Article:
Digital Rights Management. If you buy digital downloads, you’ve probably encountered it. And there’s a good chance that you’ve been very aggravated by it.
Most online music stores use DRM to copy-protect downloaded music. It places limits on the number of gadgets and computers that can play the purchased music. Understandably, most people don’t want restrictions on how they use purchased music.
To complicate matters, there are different downloaded music formats. Apple’s iTunes uses the AAC format. Other sites use Microsoft’s WMA format.
Very few stores use the MP3 format, which cannot be copy protected. For example, eMusic.com has long offered MP3 files. But eMusic works with independent labels. You won’t find chart toppers on its site.
Hackers have set about breaking Apple’s and Microsoft’s DRM, with some success. Then, music can be converted to any format for listening on any player. However, this is illegal under the Digital Millennium Copyright Act.
DRM DAYS MAY BE OVER
There is a legal solution to DRM frustrations. Music labels are testing DRM-free music. There are no limits to the number of computers that can play DRM-free tracks. Also, the music can be converted to work with any player.
Earlier this year, Apple announced a groundbreaking deal with EMI music. EMI is offering a substantial portion of its catalog on iTunes in unprotected AAC format. EMI is one of the largest music companies, with The Rolling Stones, Ringo Starr and The Beach Boys on its roster.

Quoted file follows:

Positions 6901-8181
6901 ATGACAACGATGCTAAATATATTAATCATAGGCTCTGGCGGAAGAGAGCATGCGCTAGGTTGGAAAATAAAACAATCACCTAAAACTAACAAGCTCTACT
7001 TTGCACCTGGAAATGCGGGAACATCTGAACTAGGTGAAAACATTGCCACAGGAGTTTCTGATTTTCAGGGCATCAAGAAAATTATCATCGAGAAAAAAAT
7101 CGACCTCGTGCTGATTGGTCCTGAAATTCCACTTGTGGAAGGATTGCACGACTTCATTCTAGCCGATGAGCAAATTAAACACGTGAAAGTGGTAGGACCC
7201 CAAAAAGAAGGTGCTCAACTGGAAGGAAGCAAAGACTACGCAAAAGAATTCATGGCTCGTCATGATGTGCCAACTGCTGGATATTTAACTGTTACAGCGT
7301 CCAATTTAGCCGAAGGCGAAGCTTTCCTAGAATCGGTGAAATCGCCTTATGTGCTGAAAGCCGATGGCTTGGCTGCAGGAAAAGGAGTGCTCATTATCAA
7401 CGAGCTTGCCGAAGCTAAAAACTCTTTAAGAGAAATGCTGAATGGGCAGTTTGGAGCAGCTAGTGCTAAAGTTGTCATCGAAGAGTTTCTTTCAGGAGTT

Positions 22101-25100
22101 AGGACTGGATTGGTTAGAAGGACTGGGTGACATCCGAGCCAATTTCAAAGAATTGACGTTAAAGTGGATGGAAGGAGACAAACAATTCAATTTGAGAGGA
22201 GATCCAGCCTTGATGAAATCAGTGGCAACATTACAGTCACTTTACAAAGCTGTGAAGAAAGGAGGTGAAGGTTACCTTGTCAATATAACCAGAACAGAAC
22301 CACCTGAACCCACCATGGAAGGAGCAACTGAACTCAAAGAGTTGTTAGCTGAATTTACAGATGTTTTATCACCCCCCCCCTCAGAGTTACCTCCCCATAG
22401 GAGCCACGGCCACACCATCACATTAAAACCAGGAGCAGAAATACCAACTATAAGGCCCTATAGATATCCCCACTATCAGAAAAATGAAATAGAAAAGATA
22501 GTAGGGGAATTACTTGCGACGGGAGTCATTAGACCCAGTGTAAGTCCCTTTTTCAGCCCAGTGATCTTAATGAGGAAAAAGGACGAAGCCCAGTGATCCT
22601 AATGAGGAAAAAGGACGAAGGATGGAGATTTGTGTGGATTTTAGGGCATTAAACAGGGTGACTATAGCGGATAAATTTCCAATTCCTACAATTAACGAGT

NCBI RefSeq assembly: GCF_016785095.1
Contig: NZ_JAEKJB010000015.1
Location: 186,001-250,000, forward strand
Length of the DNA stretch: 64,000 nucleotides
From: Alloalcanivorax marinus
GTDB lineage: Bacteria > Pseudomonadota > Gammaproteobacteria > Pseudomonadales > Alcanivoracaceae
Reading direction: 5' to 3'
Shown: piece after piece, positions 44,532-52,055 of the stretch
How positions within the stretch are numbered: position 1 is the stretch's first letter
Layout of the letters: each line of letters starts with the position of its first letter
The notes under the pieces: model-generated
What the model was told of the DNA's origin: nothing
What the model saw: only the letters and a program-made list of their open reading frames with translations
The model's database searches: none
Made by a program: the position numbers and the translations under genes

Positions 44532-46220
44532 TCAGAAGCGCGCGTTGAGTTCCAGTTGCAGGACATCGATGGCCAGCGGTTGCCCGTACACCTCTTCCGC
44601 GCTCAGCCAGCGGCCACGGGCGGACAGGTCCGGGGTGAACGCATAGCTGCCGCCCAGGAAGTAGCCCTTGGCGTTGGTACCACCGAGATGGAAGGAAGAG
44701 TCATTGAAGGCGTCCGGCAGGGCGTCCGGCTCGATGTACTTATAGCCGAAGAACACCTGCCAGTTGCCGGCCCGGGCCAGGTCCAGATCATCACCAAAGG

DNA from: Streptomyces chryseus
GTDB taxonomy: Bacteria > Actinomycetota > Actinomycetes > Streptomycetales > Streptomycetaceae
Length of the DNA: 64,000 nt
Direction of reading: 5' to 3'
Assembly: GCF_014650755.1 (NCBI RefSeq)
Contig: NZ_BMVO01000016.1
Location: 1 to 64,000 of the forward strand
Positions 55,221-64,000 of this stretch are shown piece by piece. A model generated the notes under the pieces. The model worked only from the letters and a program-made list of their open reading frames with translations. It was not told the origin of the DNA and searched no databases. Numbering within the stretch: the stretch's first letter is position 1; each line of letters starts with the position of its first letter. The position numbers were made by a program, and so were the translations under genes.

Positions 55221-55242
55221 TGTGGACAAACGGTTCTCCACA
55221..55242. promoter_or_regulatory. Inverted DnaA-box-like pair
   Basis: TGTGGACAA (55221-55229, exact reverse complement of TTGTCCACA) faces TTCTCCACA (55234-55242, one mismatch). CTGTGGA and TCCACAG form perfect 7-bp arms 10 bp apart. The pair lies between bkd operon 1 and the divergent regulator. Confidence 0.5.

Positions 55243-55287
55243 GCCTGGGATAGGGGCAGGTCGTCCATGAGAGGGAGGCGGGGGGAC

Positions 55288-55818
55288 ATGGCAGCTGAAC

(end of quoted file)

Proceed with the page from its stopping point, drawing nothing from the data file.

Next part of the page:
The songs work with any player that accepts AAC files. Most players these days do.
On iTunes, a premium is charged for the DRM-free files. They sell for $1.30 each, compared with the standard 99 cents. Albums start at $10 in the unprotected format.
Additionally, users can upgrade previously purchased DRM songs to an unprotected format. This costs 30 cents per track or 30 percent of the album price.
OTHERS FOLLOW SUIT
Since Apple’s announcement, other online music stores have made similar announcements:
• Amazon will offer DRM-free songs from EMI by year’s end.
• RealNetworks, MTV and Verizon Wireless are launching Rhapsody America. It plans to sell DRM-free tracks from Universal Music. Universal represents Bon Jovi, Lionel Richie and Gwen Stefani.
• LimeWire, a peer-to-peer file-sharing network, plans to sell unprotected music.
• Universal Music is testing DRM-free downloads on individual artist and label sites. Stores, with the exception of iTunes, will sell Universal’s unprotected music.
• Wal-Mart recently began offering DRM-free music from both Universal and EMI. Downloads cost 94 cents, up from 88 cents for protected songs. DRM-free albums cost $9.22. Unlike iTunes, Wal-Mart doesn’t upgrade previously downloaded music.
Committed iPod owners may not care about copy protections. But there are other benefits to the DRM-free tracks.
The DRM-free tracks use less compression. Typically, music stores offer songs at 128 kilobits per second, often referred to as the bit rate. The DRM-free tracks are encoded at 256 kbps.
Compression removes sounds from music. A higher bit rate means a fuller, richer sound, but the files are larger.